Bob "hot rod" Rohr
    trainer for Caleffi NA
    The magic is in hydronics, and hydronics is in me
  • Jamie HallJamie Hall Posts: 10,474Member
    Yes, the epoxy coated rebar is a great improvement -- and it's even tough enough that rather ham-handed handling doesn't go through the coating. Good thing, too... and it is road salt that does in bridges. Not just the rebar -- main fasteners also go. Look up the Mianus River bridge failure in Connecticut some years back.
    Jamie



    Building superintendent/caretaker, 7200 sq. ft. historic house museum with dependencies in New England.



    Hoffman Equipped System (all original except boiler), Weil-Mclain 580, 2.75 gph Carlin, Vapourstat 0.5 -- 6.0 ounces per square inch
  • EBEBRATT-EdEBEBRATT-Ed Posts: 5,804Member
    Used to be able to buy two different types of black steel pipe.
    one was just regular black steel...same as now

    the other was "wrought iron pipe" which was thought to be more corrosion resistant. I think it was identified by red paint or red stripe on the pipe.

    Engineers used to spec it for underground fuel oil lines in the old days buried in the earth orfor use in "concrete with cinder fill". used to read that in job specs all the time. As I recall it was more difficult to thread
  • nibsnibs Posts: 272Member
    Building my mostly cement house, we used fly ash whenever we could get it, it makes the cement quite a bit stronger, we also used fiber much of the time.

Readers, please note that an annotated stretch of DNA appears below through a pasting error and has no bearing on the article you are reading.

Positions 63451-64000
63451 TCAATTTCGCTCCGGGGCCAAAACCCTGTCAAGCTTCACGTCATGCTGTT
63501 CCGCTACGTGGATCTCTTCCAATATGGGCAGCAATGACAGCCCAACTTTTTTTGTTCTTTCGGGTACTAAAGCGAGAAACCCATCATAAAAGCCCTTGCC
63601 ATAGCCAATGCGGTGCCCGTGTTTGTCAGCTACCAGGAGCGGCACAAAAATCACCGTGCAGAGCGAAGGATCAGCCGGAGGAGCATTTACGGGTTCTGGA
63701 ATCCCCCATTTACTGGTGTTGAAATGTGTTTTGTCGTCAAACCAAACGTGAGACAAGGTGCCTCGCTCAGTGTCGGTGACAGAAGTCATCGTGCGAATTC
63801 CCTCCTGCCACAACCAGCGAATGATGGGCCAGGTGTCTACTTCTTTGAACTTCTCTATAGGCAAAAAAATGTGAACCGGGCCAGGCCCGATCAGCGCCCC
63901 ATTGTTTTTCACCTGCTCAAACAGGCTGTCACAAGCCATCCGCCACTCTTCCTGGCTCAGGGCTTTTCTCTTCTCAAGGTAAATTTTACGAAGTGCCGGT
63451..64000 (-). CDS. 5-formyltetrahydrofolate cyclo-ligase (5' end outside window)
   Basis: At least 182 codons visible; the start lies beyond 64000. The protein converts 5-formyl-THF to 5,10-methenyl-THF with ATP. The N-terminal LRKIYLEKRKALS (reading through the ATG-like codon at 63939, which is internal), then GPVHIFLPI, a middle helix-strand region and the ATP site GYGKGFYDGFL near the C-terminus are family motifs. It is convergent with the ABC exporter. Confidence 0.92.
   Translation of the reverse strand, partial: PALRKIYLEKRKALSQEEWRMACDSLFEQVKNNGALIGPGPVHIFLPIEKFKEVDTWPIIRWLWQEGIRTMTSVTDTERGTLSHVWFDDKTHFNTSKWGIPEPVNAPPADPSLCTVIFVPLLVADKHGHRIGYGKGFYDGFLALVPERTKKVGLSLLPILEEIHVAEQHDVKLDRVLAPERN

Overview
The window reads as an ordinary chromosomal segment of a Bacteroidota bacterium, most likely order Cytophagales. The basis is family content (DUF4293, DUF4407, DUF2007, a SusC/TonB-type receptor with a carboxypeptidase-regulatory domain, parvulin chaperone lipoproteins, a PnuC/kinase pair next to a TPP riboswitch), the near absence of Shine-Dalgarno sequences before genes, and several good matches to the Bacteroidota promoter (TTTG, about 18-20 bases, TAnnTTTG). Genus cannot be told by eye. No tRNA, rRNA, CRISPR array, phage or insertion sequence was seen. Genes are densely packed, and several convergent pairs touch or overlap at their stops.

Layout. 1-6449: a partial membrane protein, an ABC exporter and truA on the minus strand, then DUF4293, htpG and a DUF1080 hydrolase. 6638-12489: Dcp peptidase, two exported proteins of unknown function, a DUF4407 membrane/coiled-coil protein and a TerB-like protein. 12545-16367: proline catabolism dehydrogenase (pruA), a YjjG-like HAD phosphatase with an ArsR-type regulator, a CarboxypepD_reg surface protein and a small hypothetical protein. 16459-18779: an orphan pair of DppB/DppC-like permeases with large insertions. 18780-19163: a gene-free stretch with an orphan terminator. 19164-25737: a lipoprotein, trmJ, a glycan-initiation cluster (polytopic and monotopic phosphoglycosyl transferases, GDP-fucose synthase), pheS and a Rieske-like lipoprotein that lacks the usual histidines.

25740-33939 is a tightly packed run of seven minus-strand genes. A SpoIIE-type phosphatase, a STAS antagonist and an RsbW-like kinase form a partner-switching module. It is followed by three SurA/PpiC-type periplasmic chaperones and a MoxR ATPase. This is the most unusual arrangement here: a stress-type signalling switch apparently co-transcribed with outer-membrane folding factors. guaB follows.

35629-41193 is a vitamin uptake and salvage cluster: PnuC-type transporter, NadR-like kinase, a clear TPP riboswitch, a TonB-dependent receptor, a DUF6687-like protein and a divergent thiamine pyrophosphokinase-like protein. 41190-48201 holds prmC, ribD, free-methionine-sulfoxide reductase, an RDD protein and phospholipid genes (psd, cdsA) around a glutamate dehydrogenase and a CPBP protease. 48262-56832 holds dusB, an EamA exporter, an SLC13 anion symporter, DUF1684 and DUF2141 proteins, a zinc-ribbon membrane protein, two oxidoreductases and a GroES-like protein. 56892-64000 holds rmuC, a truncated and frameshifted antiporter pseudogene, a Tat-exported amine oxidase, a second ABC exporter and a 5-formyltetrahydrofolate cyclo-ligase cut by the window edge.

It occurred to me this morning that six pack can holders would also make good reinforcement. People are using rope for reinforcing and ICF forms are held together with plastic reinforcing.
    Pardon the topic drift.
  • GordyGordy Posts: 9,264Member
    I’ve demolitioned many bridges so old it had spiral black bar, square black bar to present day epoxy. Also the approaches which sit on sub grade. So long as the salt doesn’t get to it like new, or a acidic wet sub grade.

    Plenty of old buildings also with same black bar.

    It’s not the fly ash it’s the soils composition, and moisture that eat rebar, salts, and chlorides also.
  • ddunnddunn Posts: 12Member
    The fuel rod problem is why we should invest in advanced nuclear.
    We have a bunch of "spent" fuel and weapon grade plutonium that is dangerous and hard to store. Bury it where nobody will find it, no ground water will reach it, no accidents will occur during transit, etc. Or turn it back into fuel and burn it up.
  • Jamie HallJamie Hall Posts: 10,474Member
    The spent fuel can be recycled -- breeder reactors -- but that increases the problem of weapons grade Plutonium.

    However, it can also be sequestered in artificial minerals related to zeolites, which will tolerate the changes when radioactive decay occurs and which remain virtually insoluble (zeolites are some of the least soluble minerals known). A friend of mine, some almost 40 years ago now, was studying the process and how to make it into a production operation rather than a lab. experiment -- but was fired from his University professorship because he was finding ways to manage nuclear waste. Which is part of why I seem somewhat cynical...
    Jamie



    Building superintendent/caretaker, 7200 sq. ft. historic house museum with dependencies in New England.



    Hoffman Equipped System (all original except boiler), Weil-Mclain 580, 2.75 gph Carlin, Vapourstat 0.5 -- 6.0 ounces per square inch
  • GordyGordy Posts: 9,264Member
    The problem is the size of the production for that to be on site. Most sites do not have the room to do so.
  • HaroldHarold Posts: 201Member
    Just think how easy the Romans had it using their concrete to last a thousand years. No regulations, no strange materials eating their work.